Filterstorm is overkill for most people—and it should be. It was meant to be powerful, and though I try to make it as easy to use as I can, power necessitates complexity. Gridditor is the opposite. It’s the app I can tell all my friends to use regardless as to whether or not they know the first thing about photography. It is meant to be fast, easy to understand, and in some respect to teach by forcing people to look at how each filter behaves and interacts with others.
The basic premise is simple: arrange thumbnail previews in a grid, and let the user choose which one looks best (tapping on any thumbnail will bring up a larger preview). Lather, rinse, and repeat until satisfied. To generate the grid of thumbnails, I assign one filter to each cardinal direction. By default, up is contrast, down is vibrance, left is darkening, and right is brightening. If you choose a thumbnail directly to the right from the center you get that one filter, in this case brightness. If you go in two directions—say, up and to the right—then you’ll get both the brightening and the contrast filters. After a choice has been made, four new filters are pulled in at random. If the user doesn’t like the filters chosen, they can be specified manually, or a new group of random filters can be pulled in by selecting the center/unmodified image.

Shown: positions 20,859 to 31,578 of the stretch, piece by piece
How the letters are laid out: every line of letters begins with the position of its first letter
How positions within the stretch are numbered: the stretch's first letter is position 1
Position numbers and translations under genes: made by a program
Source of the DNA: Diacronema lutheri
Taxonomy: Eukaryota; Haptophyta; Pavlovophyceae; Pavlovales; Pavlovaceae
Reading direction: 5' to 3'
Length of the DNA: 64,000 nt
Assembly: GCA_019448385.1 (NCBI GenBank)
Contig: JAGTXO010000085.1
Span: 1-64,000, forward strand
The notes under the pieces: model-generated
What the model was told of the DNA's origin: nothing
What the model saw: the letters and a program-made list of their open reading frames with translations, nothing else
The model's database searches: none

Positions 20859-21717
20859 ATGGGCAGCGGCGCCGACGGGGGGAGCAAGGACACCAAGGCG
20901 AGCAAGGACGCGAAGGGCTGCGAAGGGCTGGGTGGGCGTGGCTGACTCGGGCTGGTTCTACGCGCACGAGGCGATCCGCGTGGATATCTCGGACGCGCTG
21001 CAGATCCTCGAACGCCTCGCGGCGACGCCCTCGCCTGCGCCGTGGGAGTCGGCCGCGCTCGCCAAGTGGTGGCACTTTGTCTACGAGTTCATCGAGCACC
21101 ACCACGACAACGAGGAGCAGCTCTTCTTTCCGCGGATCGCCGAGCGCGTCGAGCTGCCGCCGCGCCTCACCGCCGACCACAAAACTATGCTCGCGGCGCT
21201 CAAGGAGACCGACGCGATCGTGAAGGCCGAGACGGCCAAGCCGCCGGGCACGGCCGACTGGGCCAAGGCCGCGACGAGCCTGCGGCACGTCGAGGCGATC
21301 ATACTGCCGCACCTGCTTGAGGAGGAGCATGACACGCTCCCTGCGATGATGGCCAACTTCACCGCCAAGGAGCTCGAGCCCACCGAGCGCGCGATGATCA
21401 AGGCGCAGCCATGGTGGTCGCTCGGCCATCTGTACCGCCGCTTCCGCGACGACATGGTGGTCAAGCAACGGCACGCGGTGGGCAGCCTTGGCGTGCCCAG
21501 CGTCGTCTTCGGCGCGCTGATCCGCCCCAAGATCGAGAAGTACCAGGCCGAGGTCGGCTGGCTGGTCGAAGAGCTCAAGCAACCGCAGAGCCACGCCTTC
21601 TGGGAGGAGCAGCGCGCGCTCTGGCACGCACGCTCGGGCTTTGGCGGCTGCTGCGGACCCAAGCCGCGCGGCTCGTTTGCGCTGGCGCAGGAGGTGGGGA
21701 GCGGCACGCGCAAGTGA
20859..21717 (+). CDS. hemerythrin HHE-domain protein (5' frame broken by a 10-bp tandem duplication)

By showing a big grid of choices rather than having the user select a filter and control its strength, more options are shown at once, unexpected possibilities can arise. It also allows for very quick choice and is great for making some minor adjustments to an image before uploading it to wherever it’s headed.
I’m very excited to get Gridditor out onto the app store, and it should be available in the next couple weeks or so. In the mean time you can see the website, including a video of Gridditor in action on iPad at http://gridditor.com